The Head and Neck
The two most common head injuries you should keep an eye out for are:
- Concussion: A concussion happens when you receive a blow or injury to the head.
- Whiplash: Whiplash happens when your neck jerks quickly back and forth, damaging the soft tissue in the area and to the brain.
If you experience head pain after you are injured in a car accident, accompanied by recurring headaches, blurry vision, difficulty speaking, mood changes, or fatigue, seek medical care. Depending on the severity of your injuries, you may need to seek care from a professional that is licensed in traumatic brain injury care.
The Back and Spine
Some back injuries you could experience are:
- Herniated Discs: Also known as slipped discs, this occurs when the vertebrae are pressed together and call the disc to slip or bulge from between them.
- Sciatica: This condition occurs when the nerves in the lower back are pinched. It can cause pain, numbness, and tingling from the lower back down to the legs.
- Sprains: A sprain occurs when there is an injury to the back muscles, which can cause damage to the soft tissue in the area.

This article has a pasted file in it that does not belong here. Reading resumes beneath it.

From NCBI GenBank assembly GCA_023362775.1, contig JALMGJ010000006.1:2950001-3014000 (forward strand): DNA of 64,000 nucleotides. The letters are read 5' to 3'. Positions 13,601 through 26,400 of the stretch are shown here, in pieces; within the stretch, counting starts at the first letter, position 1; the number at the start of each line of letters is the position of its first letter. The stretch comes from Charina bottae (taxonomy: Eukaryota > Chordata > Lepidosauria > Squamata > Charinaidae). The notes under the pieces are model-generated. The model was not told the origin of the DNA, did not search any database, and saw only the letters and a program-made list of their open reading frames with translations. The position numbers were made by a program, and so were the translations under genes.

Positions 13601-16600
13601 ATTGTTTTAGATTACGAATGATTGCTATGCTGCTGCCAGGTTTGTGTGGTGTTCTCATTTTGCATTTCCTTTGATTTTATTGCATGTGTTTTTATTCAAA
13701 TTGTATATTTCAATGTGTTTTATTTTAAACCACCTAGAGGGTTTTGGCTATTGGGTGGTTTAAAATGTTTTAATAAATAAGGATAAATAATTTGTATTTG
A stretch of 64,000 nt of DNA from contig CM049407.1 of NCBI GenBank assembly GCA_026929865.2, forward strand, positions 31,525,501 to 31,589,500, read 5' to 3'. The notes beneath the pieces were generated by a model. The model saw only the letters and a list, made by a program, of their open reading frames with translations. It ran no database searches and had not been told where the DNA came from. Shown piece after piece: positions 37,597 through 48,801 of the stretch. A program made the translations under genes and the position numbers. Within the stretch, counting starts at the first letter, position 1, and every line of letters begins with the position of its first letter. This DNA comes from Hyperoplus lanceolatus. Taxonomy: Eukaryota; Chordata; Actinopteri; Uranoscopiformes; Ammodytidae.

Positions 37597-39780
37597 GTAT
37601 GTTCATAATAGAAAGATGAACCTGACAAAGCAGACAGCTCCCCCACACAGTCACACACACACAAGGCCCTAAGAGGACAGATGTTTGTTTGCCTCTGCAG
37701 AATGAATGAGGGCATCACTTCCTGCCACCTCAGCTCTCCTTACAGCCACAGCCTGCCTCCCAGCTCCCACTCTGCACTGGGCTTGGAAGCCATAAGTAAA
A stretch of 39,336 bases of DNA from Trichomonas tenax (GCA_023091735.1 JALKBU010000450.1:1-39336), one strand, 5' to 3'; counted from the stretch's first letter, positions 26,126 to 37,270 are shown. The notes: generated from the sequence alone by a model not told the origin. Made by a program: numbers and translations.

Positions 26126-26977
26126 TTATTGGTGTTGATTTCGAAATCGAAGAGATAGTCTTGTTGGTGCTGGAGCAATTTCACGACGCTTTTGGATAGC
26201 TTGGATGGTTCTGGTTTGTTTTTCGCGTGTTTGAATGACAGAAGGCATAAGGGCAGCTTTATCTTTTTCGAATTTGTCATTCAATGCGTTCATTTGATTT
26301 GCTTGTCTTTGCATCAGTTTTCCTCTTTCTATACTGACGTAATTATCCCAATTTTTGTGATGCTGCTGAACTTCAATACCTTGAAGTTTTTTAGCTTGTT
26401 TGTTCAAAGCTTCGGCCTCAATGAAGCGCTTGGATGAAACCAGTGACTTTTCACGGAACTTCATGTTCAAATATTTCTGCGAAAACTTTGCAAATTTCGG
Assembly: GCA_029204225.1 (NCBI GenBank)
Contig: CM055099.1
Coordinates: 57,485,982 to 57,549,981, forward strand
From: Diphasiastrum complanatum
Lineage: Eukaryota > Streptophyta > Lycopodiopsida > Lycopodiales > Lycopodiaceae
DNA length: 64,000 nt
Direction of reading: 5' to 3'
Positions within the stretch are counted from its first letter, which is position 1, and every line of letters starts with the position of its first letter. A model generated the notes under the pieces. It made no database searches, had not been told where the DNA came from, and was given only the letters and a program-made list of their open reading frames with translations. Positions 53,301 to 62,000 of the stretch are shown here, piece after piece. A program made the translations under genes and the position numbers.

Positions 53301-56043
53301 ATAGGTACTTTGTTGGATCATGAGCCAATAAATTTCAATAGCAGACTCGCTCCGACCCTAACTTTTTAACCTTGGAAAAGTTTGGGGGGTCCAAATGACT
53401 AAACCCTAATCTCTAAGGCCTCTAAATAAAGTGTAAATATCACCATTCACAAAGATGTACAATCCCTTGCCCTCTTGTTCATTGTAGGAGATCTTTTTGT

- Fractures: If there is an injury to the back or spine, it can cause a fracture to the vertebrae.
If you experience trouble walking, numbness or tingling in the arms or legs, decreased mobility, or other symptoms, talk to your provider about possible back and spine injuries.
Potential shoulder injuries include:
- Sprain: Overextending the shoulder muscle can cause a sprain or strain to the soft tissue in the area.
- Torn Rotator Cuff: Like a strain, a torn rotator cuff occurs when the soft tissue in the shoulder is hyperextended, but with this injury, it is strained to the point of tearing.
- Dislocation: This occurs when the shoulder joint is forced out of the socket.
If you experience limited mobility, shoulder pain, poor sleep, muscle weakness, or any other issues with your shoulders following your car accident, seek medical advice.